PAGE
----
Save Yourself Some Money and Pain by Choosing the Right Pain Reliever

We all have the occasional (and sometimes frequent) aches and pains. Whether it is a headache, sore muscles or aching joints we generally take some sort of over the counter pain reliever. But are all pain relievers created equal? Hardly. By understanding what pain reliever works best for your specific ailment you can save money by only buying the one that works best and also reduce your suffering more effectively.

1. Advil (Ibuprofen) – This common pain reliever works best to soothe general muscle soreness and minor joint pain. This includes areas such as your back, legs and arms. A typical dose works effectively over a 4-8 hour period. Care should be taken if you take the maximum dosage for three weeks as it can affect the kidneys.

2. Tylenol (Acetaminophen) – Works especially well for headaches, toothaches and minor muscle pain. Some brands of Tylenol use additives of other pain relievers to focus on specific types of pain as well. One thing to consider with Acetaminophen is that it may damage the liver with excessive use or the combination of significant alcohol consumption.

3. Aleve (Naproxen) – This anti-inflammatory pain reliever works especially well on joint pain, arthritis and abdominal cramps. An interesting side effect of this drug is how it increases sensitivity to sunlight. If you are taking Naproxen care should be used in protecting the skin while outdoors.

4. Bayer (Aspirin) – Aspirin works best for dull pain and reducing fever and has also been proven to help prevent heart disease and strokes over the long-term. This drug can be cause problems with people who have sensitive stomachs.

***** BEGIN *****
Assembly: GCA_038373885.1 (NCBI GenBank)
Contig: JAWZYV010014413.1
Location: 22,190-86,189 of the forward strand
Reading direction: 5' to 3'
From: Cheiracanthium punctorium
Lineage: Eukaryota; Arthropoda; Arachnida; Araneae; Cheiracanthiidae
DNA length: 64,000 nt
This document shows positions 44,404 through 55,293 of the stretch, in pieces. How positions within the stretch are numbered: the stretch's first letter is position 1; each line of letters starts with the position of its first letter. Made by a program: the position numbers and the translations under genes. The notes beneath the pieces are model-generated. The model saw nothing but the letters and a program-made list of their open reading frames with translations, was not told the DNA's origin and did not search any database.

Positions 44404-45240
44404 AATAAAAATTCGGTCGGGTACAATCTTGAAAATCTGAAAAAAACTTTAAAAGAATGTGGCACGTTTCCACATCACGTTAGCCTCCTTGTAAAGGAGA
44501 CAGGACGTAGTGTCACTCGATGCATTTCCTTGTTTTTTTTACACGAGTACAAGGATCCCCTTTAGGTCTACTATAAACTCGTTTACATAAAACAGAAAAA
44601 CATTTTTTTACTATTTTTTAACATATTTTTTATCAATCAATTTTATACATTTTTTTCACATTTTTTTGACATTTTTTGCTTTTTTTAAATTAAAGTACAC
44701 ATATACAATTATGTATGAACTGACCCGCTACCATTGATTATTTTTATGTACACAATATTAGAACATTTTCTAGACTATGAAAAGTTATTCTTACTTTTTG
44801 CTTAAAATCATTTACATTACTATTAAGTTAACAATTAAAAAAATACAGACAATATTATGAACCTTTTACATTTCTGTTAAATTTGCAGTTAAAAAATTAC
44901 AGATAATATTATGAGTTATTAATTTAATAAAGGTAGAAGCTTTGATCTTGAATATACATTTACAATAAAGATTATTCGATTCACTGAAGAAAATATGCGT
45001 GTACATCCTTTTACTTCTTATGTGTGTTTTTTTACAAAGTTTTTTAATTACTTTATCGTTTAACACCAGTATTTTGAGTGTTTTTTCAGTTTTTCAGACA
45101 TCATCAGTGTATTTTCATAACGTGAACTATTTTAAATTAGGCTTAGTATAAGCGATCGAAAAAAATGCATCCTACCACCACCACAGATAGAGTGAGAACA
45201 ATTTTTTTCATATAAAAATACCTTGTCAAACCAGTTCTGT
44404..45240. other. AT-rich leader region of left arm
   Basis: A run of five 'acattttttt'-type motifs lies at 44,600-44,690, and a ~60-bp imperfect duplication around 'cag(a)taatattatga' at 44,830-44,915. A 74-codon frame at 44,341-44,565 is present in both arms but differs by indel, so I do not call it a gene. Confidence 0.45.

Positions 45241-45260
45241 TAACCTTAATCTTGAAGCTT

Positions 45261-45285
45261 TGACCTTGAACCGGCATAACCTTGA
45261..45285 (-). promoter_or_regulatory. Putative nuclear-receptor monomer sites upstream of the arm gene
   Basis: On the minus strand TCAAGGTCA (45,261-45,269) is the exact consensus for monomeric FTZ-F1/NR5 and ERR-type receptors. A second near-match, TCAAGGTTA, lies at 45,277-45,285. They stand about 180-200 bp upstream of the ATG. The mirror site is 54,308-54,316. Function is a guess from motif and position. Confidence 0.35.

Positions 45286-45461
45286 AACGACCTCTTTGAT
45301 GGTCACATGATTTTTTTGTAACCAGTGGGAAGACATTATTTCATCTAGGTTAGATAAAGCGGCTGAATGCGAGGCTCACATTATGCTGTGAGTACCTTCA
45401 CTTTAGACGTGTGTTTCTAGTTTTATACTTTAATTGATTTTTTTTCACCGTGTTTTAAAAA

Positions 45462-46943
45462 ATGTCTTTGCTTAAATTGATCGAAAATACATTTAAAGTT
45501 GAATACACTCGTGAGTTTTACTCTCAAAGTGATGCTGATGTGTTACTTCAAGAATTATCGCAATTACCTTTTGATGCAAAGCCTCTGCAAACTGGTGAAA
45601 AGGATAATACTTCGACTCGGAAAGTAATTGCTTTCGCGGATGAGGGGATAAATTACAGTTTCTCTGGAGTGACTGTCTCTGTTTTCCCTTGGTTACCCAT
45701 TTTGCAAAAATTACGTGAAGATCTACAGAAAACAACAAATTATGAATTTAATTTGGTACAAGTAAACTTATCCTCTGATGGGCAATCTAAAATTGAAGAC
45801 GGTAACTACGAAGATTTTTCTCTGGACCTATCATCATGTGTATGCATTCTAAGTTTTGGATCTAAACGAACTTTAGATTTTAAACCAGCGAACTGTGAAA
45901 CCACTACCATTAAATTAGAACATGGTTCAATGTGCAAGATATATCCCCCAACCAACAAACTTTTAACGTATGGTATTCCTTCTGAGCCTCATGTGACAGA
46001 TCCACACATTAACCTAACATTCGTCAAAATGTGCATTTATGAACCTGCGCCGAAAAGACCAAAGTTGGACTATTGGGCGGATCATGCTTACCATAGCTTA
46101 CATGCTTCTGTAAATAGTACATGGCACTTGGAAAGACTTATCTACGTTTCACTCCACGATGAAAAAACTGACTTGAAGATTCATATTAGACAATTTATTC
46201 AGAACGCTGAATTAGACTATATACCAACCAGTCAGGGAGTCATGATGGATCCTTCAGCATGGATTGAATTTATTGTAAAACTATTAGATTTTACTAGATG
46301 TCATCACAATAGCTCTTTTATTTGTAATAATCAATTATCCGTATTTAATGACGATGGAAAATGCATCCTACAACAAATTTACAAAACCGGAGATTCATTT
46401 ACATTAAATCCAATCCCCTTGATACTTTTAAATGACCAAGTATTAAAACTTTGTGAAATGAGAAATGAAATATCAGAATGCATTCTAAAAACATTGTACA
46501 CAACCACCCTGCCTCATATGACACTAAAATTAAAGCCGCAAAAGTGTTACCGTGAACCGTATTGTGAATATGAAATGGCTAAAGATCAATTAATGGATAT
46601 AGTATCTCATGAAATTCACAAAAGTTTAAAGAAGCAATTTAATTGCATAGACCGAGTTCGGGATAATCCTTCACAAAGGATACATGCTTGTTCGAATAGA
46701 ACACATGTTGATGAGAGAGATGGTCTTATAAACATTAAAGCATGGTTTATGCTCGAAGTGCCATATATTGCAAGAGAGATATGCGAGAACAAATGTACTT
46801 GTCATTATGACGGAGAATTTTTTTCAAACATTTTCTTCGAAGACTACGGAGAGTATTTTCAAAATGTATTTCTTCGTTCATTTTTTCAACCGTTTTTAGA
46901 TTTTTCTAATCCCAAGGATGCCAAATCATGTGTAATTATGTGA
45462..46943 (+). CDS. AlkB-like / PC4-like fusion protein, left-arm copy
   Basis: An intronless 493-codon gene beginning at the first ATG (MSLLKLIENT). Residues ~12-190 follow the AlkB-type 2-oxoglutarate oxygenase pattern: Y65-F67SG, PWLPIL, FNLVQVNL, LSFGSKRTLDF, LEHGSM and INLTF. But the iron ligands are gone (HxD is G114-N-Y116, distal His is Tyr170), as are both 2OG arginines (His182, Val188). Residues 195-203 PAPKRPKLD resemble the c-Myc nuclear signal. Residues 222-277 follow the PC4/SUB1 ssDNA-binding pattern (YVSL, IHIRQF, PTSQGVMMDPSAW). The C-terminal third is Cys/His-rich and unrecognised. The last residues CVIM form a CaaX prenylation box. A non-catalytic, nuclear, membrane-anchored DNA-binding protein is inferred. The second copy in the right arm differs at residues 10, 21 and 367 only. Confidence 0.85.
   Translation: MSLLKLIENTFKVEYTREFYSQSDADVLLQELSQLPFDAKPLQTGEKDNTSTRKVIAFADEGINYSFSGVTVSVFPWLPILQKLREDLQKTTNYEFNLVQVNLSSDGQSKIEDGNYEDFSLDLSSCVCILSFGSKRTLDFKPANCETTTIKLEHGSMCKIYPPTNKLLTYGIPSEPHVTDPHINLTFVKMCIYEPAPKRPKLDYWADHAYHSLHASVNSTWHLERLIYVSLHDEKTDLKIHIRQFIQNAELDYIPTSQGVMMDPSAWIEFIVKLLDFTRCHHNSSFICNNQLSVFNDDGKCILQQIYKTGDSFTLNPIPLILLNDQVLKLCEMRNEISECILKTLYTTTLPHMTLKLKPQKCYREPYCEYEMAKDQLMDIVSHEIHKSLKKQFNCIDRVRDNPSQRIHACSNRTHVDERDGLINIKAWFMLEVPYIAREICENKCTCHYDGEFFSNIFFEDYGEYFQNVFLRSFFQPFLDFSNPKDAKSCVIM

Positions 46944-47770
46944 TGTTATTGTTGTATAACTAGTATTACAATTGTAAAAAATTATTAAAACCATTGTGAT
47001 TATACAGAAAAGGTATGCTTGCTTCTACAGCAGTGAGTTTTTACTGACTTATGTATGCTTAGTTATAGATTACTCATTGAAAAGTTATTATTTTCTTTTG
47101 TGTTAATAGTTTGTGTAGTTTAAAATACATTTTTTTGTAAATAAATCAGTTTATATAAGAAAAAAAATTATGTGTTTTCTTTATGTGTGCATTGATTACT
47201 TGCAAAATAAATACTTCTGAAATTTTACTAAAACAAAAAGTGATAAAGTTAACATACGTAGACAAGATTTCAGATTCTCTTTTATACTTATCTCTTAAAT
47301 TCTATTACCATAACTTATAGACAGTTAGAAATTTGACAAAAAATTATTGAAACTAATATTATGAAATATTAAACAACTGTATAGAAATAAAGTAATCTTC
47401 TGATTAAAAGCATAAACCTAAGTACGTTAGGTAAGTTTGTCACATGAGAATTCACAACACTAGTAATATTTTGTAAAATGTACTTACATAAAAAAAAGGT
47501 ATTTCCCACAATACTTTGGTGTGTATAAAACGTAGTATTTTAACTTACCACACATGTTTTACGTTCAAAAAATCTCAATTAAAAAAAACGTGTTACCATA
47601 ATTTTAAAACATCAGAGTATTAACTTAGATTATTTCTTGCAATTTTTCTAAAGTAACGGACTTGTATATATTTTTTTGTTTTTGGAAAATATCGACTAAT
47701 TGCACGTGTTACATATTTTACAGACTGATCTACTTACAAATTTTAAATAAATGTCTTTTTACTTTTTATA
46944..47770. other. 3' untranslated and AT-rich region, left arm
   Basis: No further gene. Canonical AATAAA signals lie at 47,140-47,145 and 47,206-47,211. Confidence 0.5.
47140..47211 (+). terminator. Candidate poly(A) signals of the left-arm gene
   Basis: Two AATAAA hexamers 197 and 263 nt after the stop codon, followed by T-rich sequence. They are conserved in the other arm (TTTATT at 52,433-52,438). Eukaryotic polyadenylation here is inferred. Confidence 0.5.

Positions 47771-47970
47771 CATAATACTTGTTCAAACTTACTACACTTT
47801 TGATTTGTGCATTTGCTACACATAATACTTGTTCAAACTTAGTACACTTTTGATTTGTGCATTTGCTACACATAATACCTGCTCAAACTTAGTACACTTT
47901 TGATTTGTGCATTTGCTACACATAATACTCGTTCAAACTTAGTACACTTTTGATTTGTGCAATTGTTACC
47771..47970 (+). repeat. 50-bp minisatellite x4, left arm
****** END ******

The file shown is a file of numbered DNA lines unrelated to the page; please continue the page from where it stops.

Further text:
As you can see, each of the four primary over the counter pain relievers all have something they do best. I know for many people, myself included, that just pick one pain reliever and throw it in medicine cabinet and use it for all types of pain. This doesn’t mean that everyone should go out and buy a bottle of each, but you should examine what type of pain you have most frequently and see if you are using the correct one. Not only could this save you a few bucks, but you may actually find more effective ways to relieve your pain.

Author: Jeremy Vohwinkle

My name is Jeremy Vohwinkle, and I’ve spent a number of years working in the finance industry providing financial advice to regular investors and those participating in employer-sponsored retirement plans.


Whichever you use, don't forget to submit it to your flexible spending account for reimbursement.


It isn't so much as medical advice as highlighting what they do best as can be seen from the brand's website or visiting wikipedia. They do all have some similarities as you mentioned, but still work more effectively in certain areas than others.

So just like any financial advice here, every situation is different and you should check with your financial/tax advisor before acting upon anything, and you should also check with your doctor before taking any medication.

Thanks for reminding me to give a little disclaimer. This is just a guide so that people can take a look at their own situation and see if there is a better option available.


I'd caution against giving medical advice without a medical degree. You say that naproxen is an anti-inflammatory, but in reality all of those OTC meds you list are anti-inflammatory. Both acetominaphen and asprin work well for fevers.

Also, everyone reacts differently to these medications, so a little trial and error usually can ferret out which is most efficacious, but of course only take one at a time!